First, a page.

As new Which? Money research unveils a catalogue of poor practice by some payday loan companies, we explain how these loans work and help you find alternative ways to borrow.
What are payday loans and how do they work?
A payday loan is a short-term advance designed to tide you over financially until payday. Some providers, such as Wonga.com, allow you to choose the repayment period, rather than basing it on when you receive your salary.
The loan is usually paid straight into your bank account, often within 24 hours of your application being approved. The repayment, plus interest, is then taken directly from your bank account on the due date. The typical charge is about £25 per month for every £100 borrowed. Advertised interest rates (APRs) can reach 2,000% or more.
Why are the interest rates so high?
Payday loans are, by their nature, expensive. The short timescales, small amounts, credit-checking costs and the higher risk of default by borrowers combine to push up the cost. Some payday lenders argue that APRs are misleading, as the loans are not designed to be long term. They also claim that, even if you do roll your loan over for an extra month, you’ll have to repay the previous month’s interest first, so you won’t have to pay interest on interest (known as compounding). Official APR calculations assume that interest is compounded.
However, when we investigated payday loan companies, our research found that it would be easy to build up increasing amounts of debt over a longer period, simply by alternating between two payday lenders, using one to pay off the other and increasing the amount you borrow each month. Pre-approved extension periods (known as deferrals or rollovers) and increasing loan amounts on offer make this a tempting option that could leave you in unmanageable debt.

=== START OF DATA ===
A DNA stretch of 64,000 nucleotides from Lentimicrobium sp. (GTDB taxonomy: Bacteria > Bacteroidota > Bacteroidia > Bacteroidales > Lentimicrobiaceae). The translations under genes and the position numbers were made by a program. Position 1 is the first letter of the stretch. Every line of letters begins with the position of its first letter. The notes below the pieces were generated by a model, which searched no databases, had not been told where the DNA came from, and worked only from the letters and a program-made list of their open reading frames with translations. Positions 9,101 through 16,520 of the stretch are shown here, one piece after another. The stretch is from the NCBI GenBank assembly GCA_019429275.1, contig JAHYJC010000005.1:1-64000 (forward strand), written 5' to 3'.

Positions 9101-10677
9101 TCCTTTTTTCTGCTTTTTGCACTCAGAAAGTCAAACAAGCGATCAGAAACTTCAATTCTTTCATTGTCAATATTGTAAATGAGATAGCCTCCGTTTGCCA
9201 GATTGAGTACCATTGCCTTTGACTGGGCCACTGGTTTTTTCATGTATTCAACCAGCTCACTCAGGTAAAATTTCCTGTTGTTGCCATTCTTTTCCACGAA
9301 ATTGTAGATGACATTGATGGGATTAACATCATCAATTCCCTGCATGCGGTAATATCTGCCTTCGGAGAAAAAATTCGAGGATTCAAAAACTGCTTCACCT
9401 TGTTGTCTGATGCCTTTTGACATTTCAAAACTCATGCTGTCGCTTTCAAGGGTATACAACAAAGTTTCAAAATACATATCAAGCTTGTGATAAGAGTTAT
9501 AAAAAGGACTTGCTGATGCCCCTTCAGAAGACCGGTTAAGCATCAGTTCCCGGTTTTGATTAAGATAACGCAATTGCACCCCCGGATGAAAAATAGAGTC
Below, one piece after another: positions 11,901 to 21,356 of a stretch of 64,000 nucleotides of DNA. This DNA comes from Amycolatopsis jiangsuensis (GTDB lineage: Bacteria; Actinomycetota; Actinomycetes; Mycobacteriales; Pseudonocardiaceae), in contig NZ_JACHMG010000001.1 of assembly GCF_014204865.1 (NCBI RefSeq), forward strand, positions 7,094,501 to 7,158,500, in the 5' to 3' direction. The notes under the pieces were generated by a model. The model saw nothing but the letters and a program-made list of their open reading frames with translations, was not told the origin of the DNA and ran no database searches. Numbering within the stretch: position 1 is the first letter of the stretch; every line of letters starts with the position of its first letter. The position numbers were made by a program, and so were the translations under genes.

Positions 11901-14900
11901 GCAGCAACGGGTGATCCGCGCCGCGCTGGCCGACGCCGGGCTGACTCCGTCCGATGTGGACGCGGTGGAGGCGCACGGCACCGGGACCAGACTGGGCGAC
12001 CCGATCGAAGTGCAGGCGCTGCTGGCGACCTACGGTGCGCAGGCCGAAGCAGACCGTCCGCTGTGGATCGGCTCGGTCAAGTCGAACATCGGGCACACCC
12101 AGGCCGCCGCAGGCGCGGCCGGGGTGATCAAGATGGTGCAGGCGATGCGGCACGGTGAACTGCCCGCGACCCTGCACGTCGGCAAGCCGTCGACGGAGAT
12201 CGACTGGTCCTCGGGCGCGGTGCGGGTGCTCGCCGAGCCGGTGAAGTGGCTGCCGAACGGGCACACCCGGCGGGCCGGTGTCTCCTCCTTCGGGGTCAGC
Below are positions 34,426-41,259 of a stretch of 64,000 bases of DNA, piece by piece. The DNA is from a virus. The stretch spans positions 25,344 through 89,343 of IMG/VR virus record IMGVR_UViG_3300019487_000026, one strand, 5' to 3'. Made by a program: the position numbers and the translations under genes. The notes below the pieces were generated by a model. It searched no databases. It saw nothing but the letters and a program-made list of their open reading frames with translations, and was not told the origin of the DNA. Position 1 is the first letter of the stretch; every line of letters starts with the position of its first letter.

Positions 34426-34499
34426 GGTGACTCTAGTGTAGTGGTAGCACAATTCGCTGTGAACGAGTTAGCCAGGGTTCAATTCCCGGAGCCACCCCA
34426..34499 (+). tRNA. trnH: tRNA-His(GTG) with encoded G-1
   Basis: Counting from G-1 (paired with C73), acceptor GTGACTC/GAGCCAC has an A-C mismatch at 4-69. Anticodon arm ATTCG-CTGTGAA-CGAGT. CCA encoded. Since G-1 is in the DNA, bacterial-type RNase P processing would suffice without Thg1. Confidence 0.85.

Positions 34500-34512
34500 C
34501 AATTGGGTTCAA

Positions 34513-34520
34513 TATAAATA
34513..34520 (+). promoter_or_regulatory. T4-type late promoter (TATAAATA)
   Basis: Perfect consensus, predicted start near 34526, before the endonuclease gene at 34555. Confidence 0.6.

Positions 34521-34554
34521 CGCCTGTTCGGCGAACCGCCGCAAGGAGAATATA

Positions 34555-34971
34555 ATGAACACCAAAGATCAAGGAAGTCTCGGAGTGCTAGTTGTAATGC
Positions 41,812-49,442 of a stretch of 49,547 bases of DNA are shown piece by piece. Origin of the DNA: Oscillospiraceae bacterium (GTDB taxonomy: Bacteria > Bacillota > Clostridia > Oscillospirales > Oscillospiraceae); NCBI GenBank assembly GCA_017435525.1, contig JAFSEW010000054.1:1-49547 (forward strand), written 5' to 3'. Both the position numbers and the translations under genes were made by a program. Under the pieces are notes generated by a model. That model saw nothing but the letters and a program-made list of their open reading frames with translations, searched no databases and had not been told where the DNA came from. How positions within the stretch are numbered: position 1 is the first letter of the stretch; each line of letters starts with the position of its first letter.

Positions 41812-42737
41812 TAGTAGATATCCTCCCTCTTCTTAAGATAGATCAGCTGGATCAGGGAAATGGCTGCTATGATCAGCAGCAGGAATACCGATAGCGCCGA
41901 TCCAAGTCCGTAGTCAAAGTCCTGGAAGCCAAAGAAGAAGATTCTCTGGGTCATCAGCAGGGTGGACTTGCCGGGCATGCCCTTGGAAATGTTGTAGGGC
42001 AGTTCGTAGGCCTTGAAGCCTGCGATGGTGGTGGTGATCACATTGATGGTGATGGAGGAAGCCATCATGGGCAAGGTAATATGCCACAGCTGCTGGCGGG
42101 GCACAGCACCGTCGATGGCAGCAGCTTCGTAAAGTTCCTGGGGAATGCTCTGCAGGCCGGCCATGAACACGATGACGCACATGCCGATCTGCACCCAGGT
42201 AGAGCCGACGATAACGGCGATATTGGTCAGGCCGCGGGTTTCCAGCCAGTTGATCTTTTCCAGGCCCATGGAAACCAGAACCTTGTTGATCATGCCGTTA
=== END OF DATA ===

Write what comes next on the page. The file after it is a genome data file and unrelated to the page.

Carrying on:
Are logbook loans the same as payday loans?
So-called ‘logbook loans’ are even riskier than payday loans. The loan is secured against your car, so if you fail to make repayments you could lose your vehicle, as well as having to pay the high interest charges. As there are often no credit checks, customers who are struggling with other debt could be tempted by these loans, putting their vehicle, and their finances, at risk.
What are doorstep lenders and how do they work?
These work in much the same way as online payday loans, except that repayments are typically spread over a longer period (up to a year) and a representative from the company comes to your house to collect a weekly repayment.
APRs tend to be lower than for payday loans, but are still very high. For example, a £300 loan from Provident Personal Credit (often known as ‘the provy’) will cost you £10.50 a week for 52 weeks. That’s an extra £246 in interest, an APR of 272%.
What are the alternatives to payday loans?
If you’re desperate for cash, payday loans may seem like the best choice. But there are alternatives. For example, current account authorised overdrafts are usually much cheaper than payday loans for short-term borrowing. However, unauthorised overdrafts are generally more expensive, so avoid them.
Another alternative is to join your local credit union. Credit union loans can take longer to arrange, but are limited by law to an APR of 26.8%.
The government’s Social Fund can also provide crisis loans for emergencies and budgeting loans for those on benefits. To find out if you qualify, contact Jobcentre Plus on 0800 032 7952.
Even credit cards aimed at people with a poor credit history can offer a better deal than payday loans. With a high APR of about 40%, you’ll still pay less interest with this sort of credit card, but only if you’re disciplined and pay it off over a short period. If you only make minimum repayments, miss a payment or go over your limit, you’ll not only damage your credit rating, but you could also face penalty charges and your debt can spiral out of control.
- Complain about a payday loan company– our step-by-step guide
- Payday loans – designed to trap you in a cycle of debt? – have your say with Which? Conversation
- How to deal with debt – the best places to get free, impartial debt advice